This article was also published in the Financial Times.
When a close friend announced that she was about to spend several months in and out of University College Hospital, London, as she underwent stem cell replacement, I was able to offer her one crumb of non-medical comfort: she and any visitors would be just round the corner from Honey & Co in Warren Street.
Honey & Co is a recently opened small café and restaurant where I have enjoyed numerous good meals. These have ranged from a cappuccino with a milk bun in the morning and various lunches of carrot, butternut and tarragon fritters with a yogurt dip or vine leaves stuffed with grapes and leeks or a chicken tagine with chestnuts, raisins and date molasses inevitably followed by their cold cheesecake, curly Kadaif pastry and honey. Other meals have included a lamb shawarma with pomegranates; a fillet of sea bream with a fragrant tomato sauce; and a veal shank sofrito with quince.
I have sat outside and enjoyed a cup of Turkish coffee. I have bought several pots of the various jams they make themselves as well as the small jars of mixed spices which they grind on the premises and which add a very distinctive flavour to stews and casseroles. I have also bought several of their excellent cakes and have managed to resist the temptation to pass them off as my own creations.
The credit for all of the above, and for transforming what was an unprepossessing Italian restaurant with an entirely orange interior, goes to husband and wife, Itamar, 34, and Sarit Srulovich, 35 (pictured above and below by Charles Bibby). Although they both modestly hand the credit for what Honey & Co has become to the neighbourhood in which they have unwittingly landed, having met in their native Israel and then spent the past eight years cooking in various London restaurants.
Warren Street is an exceptionally quiet part of town, particularly given its proximity to the much noisier Tottenham Court Road and Euston Road. Over the years it has become home to an interesting community of residents, offices and distinctive shops such a French's Theatre Bookshop and All Flutes Plus, the definitive flute centre. It has never lacked for cafes and pubs but hitherto there have been few restaurants of note.
Yet it was to here that Itamar was first drawn a year ago. He had left behind the world of professional kitchens and was cooking for private clients while looking for almost two years for a restaurant they could call their own. Sarit had graduated to become head chef at NOPI restaurant working for their mentors, Yotam Ottolenghi and Sami Tamimi. What they had in mind was a 'posh kebab place', as they put it, and definitely somewhere close to where they live in south London.
That they have ended up with a Middle Eastern cafe close to north London they both ascribe to the charm of the location that subsequently dictated what they should cook. I have to say, however, that as I spoke to them I came to appreciate that, as always when talking to any husband and wife team, there are invariably two sides to every story.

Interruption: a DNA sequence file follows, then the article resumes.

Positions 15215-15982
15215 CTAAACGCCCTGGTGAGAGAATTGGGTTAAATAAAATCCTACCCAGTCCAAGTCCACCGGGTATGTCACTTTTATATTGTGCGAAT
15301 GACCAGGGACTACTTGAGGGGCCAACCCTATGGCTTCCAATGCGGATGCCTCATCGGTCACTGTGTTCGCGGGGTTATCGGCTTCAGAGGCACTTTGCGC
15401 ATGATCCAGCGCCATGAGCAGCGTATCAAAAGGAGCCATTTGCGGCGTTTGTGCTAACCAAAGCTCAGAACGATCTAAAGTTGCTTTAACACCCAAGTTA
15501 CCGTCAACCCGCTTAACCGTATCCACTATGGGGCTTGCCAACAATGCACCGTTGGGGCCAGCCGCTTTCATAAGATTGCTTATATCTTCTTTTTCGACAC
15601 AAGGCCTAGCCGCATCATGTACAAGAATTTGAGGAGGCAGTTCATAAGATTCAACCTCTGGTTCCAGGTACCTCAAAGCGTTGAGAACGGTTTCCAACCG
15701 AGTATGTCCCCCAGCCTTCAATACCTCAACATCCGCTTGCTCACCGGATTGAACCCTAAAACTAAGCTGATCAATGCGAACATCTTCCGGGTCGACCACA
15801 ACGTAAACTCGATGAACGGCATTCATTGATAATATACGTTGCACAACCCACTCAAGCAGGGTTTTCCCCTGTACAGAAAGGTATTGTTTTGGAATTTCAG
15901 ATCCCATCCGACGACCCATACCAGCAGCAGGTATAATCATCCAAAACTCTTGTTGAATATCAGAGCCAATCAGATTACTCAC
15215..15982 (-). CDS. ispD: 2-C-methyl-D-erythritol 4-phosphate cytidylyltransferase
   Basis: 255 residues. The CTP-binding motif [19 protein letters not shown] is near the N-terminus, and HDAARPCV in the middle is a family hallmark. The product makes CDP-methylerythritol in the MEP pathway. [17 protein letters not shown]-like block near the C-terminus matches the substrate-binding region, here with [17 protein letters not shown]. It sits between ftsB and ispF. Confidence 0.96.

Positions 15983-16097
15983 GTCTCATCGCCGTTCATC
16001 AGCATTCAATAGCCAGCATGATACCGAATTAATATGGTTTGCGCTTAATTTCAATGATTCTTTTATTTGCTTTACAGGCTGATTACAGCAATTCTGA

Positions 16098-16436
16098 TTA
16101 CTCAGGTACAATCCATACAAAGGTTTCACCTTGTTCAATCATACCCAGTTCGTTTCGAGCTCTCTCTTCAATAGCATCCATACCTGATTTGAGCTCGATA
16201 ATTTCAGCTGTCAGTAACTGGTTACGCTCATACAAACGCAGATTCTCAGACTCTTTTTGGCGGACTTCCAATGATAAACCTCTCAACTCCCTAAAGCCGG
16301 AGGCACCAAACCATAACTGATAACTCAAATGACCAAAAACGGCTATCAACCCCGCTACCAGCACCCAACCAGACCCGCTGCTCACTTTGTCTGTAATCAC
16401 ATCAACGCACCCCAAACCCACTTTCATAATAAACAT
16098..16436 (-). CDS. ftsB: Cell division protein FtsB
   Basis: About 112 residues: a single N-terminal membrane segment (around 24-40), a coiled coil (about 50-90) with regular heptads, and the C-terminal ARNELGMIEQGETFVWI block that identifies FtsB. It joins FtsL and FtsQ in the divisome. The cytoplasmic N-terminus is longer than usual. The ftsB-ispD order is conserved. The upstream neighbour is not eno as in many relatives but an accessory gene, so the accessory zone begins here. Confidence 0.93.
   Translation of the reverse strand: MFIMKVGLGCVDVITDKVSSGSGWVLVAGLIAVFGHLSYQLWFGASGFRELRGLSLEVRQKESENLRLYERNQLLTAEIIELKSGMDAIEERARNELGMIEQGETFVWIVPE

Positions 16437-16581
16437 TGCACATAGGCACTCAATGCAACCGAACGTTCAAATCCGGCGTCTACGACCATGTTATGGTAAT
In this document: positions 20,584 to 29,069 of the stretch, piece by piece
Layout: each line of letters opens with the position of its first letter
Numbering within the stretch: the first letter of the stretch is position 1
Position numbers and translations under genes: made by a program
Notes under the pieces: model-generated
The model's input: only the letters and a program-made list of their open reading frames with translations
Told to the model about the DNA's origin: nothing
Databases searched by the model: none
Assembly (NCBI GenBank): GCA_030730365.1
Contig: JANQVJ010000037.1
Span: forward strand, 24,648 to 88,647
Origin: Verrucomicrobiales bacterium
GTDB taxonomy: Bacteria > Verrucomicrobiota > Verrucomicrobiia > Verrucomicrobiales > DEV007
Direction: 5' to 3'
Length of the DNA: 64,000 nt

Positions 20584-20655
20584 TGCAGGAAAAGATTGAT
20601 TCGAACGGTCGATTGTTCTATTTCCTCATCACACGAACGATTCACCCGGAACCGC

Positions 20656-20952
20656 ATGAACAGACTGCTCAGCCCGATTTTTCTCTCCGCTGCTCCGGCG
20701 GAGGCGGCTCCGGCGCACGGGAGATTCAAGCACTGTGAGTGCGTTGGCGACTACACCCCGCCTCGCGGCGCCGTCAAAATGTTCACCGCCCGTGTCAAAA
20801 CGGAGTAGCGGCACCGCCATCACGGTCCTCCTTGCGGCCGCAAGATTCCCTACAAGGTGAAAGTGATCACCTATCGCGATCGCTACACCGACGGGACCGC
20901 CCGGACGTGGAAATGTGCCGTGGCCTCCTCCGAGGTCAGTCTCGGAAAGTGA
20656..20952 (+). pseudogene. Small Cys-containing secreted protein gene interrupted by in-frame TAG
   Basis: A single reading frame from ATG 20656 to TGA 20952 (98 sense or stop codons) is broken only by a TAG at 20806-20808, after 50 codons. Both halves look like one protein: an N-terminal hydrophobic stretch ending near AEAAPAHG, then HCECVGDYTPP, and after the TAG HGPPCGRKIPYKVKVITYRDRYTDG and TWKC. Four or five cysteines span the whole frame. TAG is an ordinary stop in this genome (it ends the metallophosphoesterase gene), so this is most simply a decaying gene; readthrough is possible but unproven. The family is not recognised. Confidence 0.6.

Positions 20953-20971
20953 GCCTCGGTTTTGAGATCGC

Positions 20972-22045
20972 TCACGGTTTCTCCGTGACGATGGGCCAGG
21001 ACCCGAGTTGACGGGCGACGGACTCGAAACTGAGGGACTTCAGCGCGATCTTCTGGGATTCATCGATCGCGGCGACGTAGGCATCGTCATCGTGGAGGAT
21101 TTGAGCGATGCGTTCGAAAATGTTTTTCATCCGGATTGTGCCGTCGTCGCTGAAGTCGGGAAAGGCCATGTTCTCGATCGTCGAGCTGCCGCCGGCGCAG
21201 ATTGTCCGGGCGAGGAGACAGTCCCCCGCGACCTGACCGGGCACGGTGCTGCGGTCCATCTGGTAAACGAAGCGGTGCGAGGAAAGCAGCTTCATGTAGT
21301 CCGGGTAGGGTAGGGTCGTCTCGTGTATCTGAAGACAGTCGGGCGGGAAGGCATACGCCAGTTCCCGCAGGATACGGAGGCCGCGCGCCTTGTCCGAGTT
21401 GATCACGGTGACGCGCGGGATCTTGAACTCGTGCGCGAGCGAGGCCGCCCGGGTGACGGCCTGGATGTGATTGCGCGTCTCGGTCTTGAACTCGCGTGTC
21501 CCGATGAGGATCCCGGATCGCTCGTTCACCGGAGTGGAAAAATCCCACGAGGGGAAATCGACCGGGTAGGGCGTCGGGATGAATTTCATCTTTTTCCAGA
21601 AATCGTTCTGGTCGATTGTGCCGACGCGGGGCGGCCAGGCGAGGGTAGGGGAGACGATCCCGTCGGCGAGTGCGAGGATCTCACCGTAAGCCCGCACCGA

Their disagreements mainly centred around the detail of what has been a very effective and highly inexpensive transformation so that even a few minutes in Honey & Co seem like a brief sojourn in the Middle East.
A shelf by the front window holds the cakes and the bags of crystallised cedro, the large lemon-like fruit from the Mediterranean. Another holds the jars of jams (of which Sarit told me with pride she has sold over 1,000 in six months) and of preserved lemons. Behind the bar hanging across a small window are half a dozen metal teapots bought in Jerusalem, while down the stairs a tiled floor and a panoply of plants continue the pretence that a warm sun may be shining overhead.
All this has cost £30,000, half their original budget. While it was a great advantage to take over a former restaurant with a kitchen, they have managed to achieve so much for so little by doing almost everything themselves. 'We bought a lot on eBay and second hand', Sarit explained, 'and when we had tracked down the furniture, Itamar brought it back on the Underground - including this banquette that we then reupholstered ourselves. The most expensive single items were the new tiled floor and having to pay the sign writer to put the sign above the cafe. But I watched him do it and I think I could do it myself the next time.'
In establishing Honey & Co, the Sruloviches have not only created another expression of Middle Eastern cooking but also what is obviously now a highly popular rendezvous for all those who live and work nearby. The immediate challenge is how to structure their evening menu now that they are open for two sittings on Thursday and Friday evenings, to the same effect.
Honey & Co seats no more than 20 but has already repaid its initial investment. Both appreciate that on top of the continued pleasure of cooking, the biggest changes in their professional lives have been the opportunity to talk to their customers and to watch them coming back for more. 'That', Sarit said emphatically, 'is the most fun'.
Honey & Co 25a Warren Street, London W1T 5LZ: tel 020 7388 6175